Our parashah contains an account of the spies sent by Moshe to scout out the land of Israel before the Israelites enter to conquer it. Instead of simply reporting on the land, the spies issue a referendum on whether the Israelites will succeed in their conquest – a matter that was never really subject to question, since God had already promised repeatedly that He would lead the people to the land of milk and honey and drive out its inhabitants. The Talmudic rabbis read the incident with the spies as a story about trust and doubt, offering us insight into what it means to navigate the world with faith and confidence in spite of our fears.
The Talmud offers an extended exegetical analysis of the episode with the spies in tractate Sotah, which deals with the laws governing a woman whose husband suspects her of adultery. The immediate context of this discussion is the Mishnah’s statement that certain texts may be recited in any language, whereas others—like the oath that the priest requires the Sotah to take—must be recited only in Hebrew. Likewise, the blessings and curses that the Israelites are to proclaim after they enter and conquer the land of Israel must be recited in Hebrew. This mention of the conquest of the land leads the rabbis to a discussion of those who doubted whether the land could be conquered at all, namely the ten spies. However, the placement of this Talmudic discussion of the spies in tractate Sotah may also reflect a deeper thematic connection between the Sotah and the spies, both of whom are beset by problems of doubt.
Like the Sotah, whose husband suspects but cannot be sure that his wife has betrayed him, the people suspect but cannot be sure that God will fail to deliver on the divine promise to bring them into the land. Already in last week’s parashah, they “took to complaining bitterly against the Lord” (11:1), insisting that the food was better in Egypt and that they never should have left. The people are in need of proof that they will be able to settle safely and securely in Canaan, which is why they must send out spies. God’s promise alone is not enough for them. Like the husband who feels he can’t trust in his wife’s fidelity anymore, the people—exhausted and worn down by their desert wanderings—feel they can no longer trust in God. And so the mission of the spies becomes a sort of trial-by-ordeal in which the people put God to the test, ostensibly spying out the land but really wrestling with their own doubt about the divine promise.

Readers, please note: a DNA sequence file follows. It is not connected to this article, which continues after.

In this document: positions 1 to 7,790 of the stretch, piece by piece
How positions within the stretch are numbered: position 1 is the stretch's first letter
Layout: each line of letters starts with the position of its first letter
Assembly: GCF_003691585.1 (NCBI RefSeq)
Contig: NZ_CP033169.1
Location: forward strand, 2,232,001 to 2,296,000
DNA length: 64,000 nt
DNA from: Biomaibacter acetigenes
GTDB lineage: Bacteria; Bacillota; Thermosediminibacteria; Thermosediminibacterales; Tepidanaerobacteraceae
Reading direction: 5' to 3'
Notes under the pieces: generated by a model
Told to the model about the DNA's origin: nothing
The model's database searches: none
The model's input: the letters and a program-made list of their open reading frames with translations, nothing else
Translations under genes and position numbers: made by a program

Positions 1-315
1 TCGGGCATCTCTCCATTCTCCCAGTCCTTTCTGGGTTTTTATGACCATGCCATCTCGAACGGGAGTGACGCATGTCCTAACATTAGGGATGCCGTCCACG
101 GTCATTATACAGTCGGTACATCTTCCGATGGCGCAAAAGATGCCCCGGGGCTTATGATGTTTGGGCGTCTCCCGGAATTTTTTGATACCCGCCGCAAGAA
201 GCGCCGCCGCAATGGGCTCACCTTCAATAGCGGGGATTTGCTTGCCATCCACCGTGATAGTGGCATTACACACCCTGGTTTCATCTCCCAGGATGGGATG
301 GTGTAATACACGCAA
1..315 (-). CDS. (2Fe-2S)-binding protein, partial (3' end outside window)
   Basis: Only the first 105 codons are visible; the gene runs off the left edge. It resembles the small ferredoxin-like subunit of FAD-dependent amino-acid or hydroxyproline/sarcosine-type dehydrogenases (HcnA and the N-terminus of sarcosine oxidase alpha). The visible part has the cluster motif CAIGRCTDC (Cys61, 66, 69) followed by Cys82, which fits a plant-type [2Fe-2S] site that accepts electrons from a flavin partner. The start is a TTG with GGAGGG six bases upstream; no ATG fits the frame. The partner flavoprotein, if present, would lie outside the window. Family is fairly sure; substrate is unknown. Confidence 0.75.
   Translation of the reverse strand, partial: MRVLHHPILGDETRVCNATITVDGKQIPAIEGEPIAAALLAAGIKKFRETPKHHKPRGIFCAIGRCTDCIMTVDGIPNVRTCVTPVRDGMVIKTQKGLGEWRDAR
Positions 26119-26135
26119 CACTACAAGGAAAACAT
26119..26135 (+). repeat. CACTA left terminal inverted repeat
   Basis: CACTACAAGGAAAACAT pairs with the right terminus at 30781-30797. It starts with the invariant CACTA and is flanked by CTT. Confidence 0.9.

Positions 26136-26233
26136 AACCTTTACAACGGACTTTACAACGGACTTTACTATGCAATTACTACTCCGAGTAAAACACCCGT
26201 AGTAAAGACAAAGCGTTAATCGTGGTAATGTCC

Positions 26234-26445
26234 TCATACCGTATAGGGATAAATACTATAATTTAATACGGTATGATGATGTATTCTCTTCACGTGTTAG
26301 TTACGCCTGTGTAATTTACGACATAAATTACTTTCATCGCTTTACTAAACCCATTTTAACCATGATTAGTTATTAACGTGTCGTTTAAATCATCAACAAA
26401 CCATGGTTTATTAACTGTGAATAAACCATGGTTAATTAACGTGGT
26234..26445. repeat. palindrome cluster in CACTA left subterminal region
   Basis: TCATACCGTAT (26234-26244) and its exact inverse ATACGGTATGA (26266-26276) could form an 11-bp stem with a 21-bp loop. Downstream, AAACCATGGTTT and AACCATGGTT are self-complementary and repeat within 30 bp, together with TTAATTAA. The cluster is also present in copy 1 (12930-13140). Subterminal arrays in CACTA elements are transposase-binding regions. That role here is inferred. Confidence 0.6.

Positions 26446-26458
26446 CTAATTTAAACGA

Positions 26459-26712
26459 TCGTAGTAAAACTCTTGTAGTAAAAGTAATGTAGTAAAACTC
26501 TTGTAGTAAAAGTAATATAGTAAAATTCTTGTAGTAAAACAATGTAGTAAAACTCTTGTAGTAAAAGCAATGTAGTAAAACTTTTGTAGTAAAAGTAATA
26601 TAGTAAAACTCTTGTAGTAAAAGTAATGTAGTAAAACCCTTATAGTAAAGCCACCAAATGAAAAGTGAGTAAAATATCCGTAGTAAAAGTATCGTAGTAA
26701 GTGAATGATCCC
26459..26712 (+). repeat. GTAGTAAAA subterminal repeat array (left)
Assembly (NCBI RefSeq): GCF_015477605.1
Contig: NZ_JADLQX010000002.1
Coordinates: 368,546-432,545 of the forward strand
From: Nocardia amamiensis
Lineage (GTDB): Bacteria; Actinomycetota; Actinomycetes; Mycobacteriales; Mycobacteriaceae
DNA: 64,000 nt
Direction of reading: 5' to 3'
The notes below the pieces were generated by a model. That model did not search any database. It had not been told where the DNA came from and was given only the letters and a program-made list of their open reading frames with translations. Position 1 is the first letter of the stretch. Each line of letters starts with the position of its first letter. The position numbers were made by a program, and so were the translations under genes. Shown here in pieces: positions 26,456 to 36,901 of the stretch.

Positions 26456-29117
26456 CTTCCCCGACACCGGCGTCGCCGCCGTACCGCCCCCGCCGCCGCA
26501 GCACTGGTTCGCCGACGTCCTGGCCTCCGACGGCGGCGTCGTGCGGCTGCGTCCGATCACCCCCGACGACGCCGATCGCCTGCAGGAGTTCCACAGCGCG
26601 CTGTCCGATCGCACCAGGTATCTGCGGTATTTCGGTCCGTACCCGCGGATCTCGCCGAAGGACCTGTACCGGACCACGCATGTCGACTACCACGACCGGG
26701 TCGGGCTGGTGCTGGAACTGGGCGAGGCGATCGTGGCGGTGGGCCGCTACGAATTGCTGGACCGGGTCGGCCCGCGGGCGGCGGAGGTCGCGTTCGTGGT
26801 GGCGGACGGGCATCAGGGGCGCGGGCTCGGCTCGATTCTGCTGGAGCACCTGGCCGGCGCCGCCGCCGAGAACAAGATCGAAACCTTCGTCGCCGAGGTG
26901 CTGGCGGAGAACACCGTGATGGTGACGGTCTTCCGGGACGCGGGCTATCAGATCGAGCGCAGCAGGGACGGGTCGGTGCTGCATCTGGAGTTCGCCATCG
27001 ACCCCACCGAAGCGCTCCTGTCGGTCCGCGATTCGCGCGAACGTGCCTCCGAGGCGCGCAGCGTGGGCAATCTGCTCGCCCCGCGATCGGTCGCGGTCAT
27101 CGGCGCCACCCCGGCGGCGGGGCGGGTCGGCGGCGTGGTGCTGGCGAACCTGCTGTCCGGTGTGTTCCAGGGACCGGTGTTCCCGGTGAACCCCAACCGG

The Talmud makes it clear that the negative report of the ten spies was primarily about their lack of trust in God. The rabbis imagine Caleb trying to restore the people’s faith by reminding them of how much God’s chosen leader, Moshe, has done for them: “He took us out of Egypt, and split the sea for us, and fed us the manna. If he says to us, Build us ladders and climb to the heavens, should we not listen to him? We shall go up at once and possess it’” (Sotah 35b). Caleb thinks the people should trust in God and Moshe even if they were told to build ladders up to the heavens, let alone to conquer a land down here on earth. But the people have no use for imaginary ladders or for a God they cannot see, and they resolve to pelt Caleb and Joshua with stones. The Talmud offers a creative reading of the biblical text so that it is not these two spies, but rather God, who is the object of the people’s fury. The verse states, “But the congregation threatened to pelt them with stones, and the glory of the Lord appeared in the Tent of Meeting” (14:10). Rabbi Hiya bar Abba explains that the juxtaposition of the two halves of this verse—one about stoning, and one about God’s glory—serves to teach that “they took stones and hurled them upward.” Fearful and faithless, they futilely hurl stones at God.
Ultimately the people’s lack of faith becomes the source of their undoing. When they hear the negative report of the spies, they stay up all night weeping and wishing for their own deaths: “If only we might die in this wilderness!” (14:2). And indeed, that is what happens to them. The very next day, God tells Moshe that all of that generation—except Caleb and Joshua—shall die in the wilderness, exactly as they wished: “None of the men who have seen My Presence…and have disobeyed Me shall see the land that I promised on oath to their fathers” (14:23). The people who were convinced that they would never be able to conquer the land will indeed never be able to conquer it. The forty years of wandering is thus not a punishment, but a wish fulfillment.
Whether we are traveling through the biblical wilderness or the thickets of our own lives, it is difficult to move forward without faith. None of us can know with certainty what the future will hold. But if we are guided by our fears, we are more likely to be led headlong into those fears. As the Talmud’s treatment of the incident of the spies in tractate Sotah reminds us, spouses cannot keep tabs on each other at all times; a marriage must be built on trust. Likewise, our relationship with God, whom we cannot see and whose presence we can only intuit, must be also built on trust. If we believe that God is leading us to a land of milk and honey, we are more likely to find ourselves there. If we believe we will succeed in conquering our fears, it is far more likely that indeed we will. Optimism need not be born of foolishness, but of faith in the future – and in the God Who leads us there.